A State of Indifference - Sea Level Rise and Florida
The news cycle was pretty bad. Just before I left New York City in late February for a cycling tour in Florida, a story broke in the New York Times about an online report on sea level rise published by the Proceedings of the National Academy of Sciences. Essentially, this report offers new evidence that oceans are now rising at a faster rate than they have for the past 28 centuries. This article appeared about the time that a bipartisan coalition of 15 South Florida Mayors asked to have a special meeting with then GOP presidential primary candidates Jeb Bush and Marco Rubio to discuss the impact of increasing levels of sea level rise. It seems that mayors of coastal communities in Florida are growing concerned about this issue, even if Florida Governor Rick Scott prohibits his administrative staff from using the words “climate change” in any official state documents (I am not making that up)!
Clearly, something fascinating and dare I say it - dysfunctional- is playing out in Florida’s Republican Party. Florida state policies toward renewables tell part of the story: The Solar energy Industries Association (SEIA) reports that “the sunshine state” of Florida ranks third in the nation for rooftop solar potential, but all the way down at 14th for cumulative solar capacity installed. Florida’s solar policies lag behind many other states in the nation: it has no renewable portfolio standard and does not allow power purchase agreements, two policies that have driven investments in solar in other states.
In late March, the news cycle went from bad to worse for Floridians. The respected journal Nature published a study with evidence that the melting of the West Antarctic ice sheet was happening faster than scientists previously thought, and unless there is a drastic reduction on carbon emissions very soon, it is likely the sheet may deteriorate by 2100, adding additional sea level to current predictions. With ice melting in other regions, too, the total rise of the sea could reach five or six feet by 2100, the researchers found. That is roughly twice the increase reported as a plausible worst-case scenario by a United Nations panel just three years ago, and so high it would likely provoke a profound crisis within the lifetimes of children being born today. If one does the math, that much sea level rise will put almost all of Florida south of Lake Okeechobee under water. In maybe 80-90 years.
I kept thinking about the inevitability of rising water in the latter part of February and early part of March, 2016 as I cycled 700 miles from Jacksonville, Florida to Palm Beach on the East Coast. I relaxed some as I headed west to Ocala in the center of North Florida (much of the forest is several hundred feet above sea level). But as I continued west to the Chassahowitzka National Wildlife Refuge on the Gulf Coast of Florida and south on the West Coast through Tampa/St. Petersburg, Fort Myers and onto Naples, the sea - and a subtle anxiety - became my sidekick again. When I headed across the “Old Alligator Highway” (State Highway 41) through the Everglades into Miami – Dade County, I felt that anxiety a lot. But then, the traffic was merciless and on a bike, traffic can color one’s reflections. Finally, I went north through the western edge of Hialeah to Fort Lauderdale (a land of endless shopping malls), over to Boca Raton, and up the coast to West Palm Beach (a land of beaches, mainly hidden by ubiquitous and palatial mansions next to the water).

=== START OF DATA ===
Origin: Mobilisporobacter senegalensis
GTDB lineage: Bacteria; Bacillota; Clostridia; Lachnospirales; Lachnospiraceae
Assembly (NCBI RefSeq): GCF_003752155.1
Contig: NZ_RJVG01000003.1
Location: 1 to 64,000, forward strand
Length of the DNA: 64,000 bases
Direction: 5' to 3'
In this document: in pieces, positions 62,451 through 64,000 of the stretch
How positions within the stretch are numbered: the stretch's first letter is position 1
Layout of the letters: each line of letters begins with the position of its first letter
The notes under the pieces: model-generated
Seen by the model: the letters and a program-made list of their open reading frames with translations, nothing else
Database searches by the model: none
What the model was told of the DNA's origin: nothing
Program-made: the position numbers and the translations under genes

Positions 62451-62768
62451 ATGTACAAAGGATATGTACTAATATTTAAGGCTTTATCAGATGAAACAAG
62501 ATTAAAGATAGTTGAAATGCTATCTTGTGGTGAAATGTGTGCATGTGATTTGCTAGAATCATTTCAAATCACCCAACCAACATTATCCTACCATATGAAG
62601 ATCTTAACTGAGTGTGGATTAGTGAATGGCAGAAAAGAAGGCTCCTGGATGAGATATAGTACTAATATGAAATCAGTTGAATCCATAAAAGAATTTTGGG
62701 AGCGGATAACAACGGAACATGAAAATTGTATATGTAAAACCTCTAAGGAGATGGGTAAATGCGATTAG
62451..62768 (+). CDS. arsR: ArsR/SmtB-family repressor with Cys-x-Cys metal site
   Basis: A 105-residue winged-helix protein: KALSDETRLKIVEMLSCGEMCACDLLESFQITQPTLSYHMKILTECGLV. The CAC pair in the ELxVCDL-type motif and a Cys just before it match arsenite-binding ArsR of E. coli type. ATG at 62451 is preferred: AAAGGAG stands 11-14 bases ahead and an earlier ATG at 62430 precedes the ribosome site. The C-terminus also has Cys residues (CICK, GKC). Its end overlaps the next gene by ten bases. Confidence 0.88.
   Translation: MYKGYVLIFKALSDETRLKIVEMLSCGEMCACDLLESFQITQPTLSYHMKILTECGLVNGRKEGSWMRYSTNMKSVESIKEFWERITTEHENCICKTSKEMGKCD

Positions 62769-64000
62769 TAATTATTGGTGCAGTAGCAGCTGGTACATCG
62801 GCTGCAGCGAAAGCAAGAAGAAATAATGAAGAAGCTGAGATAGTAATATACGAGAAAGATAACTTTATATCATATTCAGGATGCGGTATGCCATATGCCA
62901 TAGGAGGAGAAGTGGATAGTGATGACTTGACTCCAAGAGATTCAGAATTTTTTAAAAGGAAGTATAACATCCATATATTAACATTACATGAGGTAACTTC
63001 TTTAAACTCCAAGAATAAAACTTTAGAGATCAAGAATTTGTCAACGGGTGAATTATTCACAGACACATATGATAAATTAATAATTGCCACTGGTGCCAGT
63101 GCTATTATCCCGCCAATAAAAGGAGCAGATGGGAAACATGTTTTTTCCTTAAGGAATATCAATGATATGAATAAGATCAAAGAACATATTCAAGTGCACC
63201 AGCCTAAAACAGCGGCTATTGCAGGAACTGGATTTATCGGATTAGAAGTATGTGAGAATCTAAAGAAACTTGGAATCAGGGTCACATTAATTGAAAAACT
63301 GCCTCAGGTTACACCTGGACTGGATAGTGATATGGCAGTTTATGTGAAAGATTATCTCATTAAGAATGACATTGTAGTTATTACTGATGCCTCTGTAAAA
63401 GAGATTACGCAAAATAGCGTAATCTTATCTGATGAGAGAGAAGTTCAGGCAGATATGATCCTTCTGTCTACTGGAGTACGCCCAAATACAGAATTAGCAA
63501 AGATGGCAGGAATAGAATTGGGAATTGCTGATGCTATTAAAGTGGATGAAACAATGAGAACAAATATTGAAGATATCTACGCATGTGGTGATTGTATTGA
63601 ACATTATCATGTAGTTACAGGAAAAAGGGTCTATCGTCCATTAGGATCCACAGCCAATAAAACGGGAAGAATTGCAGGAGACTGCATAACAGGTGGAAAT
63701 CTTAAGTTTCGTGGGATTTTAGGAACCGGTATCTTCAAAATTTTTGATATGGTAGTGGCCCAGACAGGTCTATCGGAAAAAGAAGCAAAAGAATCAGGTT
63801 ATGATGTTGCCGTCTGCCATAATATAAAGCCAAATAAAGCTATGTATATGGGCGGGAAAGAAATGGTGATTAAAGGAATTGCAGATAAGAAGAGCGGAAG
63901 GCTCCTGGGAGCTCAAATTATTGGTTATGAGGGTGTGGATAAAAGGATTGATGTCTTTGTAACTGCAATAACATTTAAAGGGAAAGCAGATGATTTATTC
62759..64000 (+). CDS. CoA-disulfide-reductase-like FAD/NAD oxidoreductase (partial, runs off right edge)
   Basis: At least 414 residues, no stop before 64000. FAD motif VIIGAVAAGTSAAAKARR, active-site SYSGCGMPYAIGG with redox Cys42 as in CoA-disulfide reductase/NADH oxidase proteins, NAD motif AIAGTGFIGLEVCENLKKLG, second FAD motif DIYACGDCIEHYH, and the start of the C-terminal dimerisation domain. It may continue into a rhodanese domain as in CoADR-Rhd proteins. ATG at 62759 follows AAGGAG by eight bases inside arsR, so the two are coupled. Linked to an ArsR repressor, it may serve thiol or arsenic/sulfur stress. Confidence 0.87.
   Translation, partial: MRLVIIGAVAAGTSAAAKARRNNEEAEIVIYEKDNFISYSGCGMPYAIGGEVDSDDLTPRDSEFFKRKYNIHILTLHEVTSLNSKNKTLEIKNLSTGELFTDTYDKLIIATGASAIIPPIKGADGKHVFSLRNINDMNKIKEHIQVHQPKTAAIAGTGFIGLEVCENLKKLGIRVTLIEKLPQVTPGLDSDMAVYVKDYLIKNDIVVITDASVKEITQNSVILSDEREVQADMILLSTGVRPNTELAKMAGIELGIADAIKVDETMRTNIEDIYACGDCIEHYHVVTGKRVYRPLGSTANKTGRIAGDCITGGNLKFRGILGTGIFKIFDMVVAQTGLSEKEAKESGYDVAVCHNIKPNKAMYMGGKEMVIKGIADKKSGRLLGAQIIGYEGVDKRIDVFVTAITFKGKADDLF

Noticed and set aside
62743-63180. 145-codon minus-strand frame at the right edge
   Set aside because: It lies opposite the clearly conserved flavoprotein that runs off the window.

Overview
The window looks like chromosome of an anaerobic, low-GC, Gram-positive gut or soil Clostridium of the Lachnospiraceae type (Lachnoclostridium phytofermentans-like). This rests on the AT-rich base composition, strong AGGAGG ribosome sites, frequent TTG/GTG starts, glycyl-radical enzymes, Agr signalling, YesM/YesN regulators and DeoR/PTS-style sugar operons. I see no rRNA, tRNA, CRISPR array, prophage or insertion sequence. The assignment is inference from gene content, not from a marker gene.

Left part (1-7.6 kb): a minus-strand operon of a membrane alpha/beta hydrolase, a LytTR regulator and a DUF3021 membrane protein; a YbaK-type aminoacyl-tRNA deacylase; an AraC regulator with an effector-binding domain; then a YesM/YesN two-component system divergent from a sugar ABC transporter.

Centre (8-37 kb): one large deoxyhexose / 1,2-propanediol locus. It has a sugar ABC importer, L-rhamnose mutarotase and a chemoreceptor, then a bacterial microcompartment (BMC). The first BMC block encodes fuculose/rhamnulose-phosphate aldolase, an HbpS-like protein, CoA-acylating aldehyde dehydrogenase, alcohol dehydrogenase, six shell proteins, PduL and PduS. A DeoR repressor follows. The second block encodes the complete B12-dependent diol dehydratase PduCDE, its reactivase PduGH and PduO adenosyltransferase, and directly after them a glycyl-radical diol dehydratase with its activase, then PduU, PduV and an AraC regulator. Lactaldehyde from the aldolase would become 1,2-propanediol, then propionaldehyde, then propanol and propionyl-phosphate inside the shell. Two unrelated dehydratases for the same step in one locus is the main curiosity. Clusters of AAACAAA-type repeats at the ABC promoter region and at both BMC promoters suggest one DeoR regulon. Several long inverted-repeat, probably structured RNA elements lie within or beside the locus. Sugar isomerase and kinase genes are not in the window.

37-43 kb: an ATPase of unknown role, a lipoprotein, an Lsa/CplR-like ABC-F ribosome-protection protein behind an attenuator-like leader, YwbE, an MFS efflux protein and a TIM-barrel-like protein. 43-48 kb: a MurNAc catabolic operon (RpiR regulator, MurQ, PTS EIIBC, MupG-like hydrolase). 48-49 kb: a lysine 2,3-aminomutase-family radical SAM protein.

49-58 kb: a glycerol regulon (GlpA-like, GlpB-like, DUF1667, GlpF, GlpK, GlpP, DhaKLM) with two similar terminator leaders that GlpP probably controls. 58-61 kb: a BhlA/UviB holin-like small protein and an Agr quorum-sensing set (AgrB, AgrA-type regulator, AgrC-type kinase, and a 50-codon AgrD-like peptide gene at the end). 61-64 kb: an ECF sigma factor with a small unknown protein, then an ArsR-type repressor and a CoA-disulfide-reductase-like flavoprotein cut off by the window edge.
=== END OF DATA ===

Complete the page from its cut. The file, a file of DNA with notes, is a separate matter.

It was my intention to talk with locals about what they thought along the route, and I did so whenever I could. However, the answers to my questions were so similar I was left with one persistently nagging impression. Few people in Florida, if any, seem to be paying attention. To be sure, developers are not. Someone even said to me that as long as the developers can pay off their loans in 15 years, why should they care? Sea level rise will be someone else’s problem.
In fairness, though, I think some individuals who live in areas recently affected by King Tides (Miami Beach and Fort Lauderdale are great examples) are already concerned about “sunny day” flooding. And clearly, 15 South Florida Mayors are concerned. It's reasonable to assume their city planners are as well. But the average citizen? I think most Florida citizens take great pleasure in enjoying the sunshine, the beach and the wonderful winter temperatures. And few deny climate change outright, but clearly are focused on “living in the moment” in spite of the sword of Damocles hanging over them. One colorful character who claimed to have been the head of the “Airboat Captain's Association” back in the day, definitely thinks it's getting hotter every year in the Everglades. Others agreed.
I wasn't able to get to the parts of Orlando or Tampa/St. Petersburg with emerging tech cultures so I didn't talk to millennials. Most of the people I saw, and met, were older. And more than one retiree told me they wouldn't be around long enough to affected by sea level rise anyway, so what the hell. The bottom line? As beautiful as parts as the state are, as incredible as the winter sunshine and light can be, and as much as I enjoyed the people I met - and took great pleasure in the company of my cousins who live there - it is not a place where I would want to put down stakes. At least without a really good raft.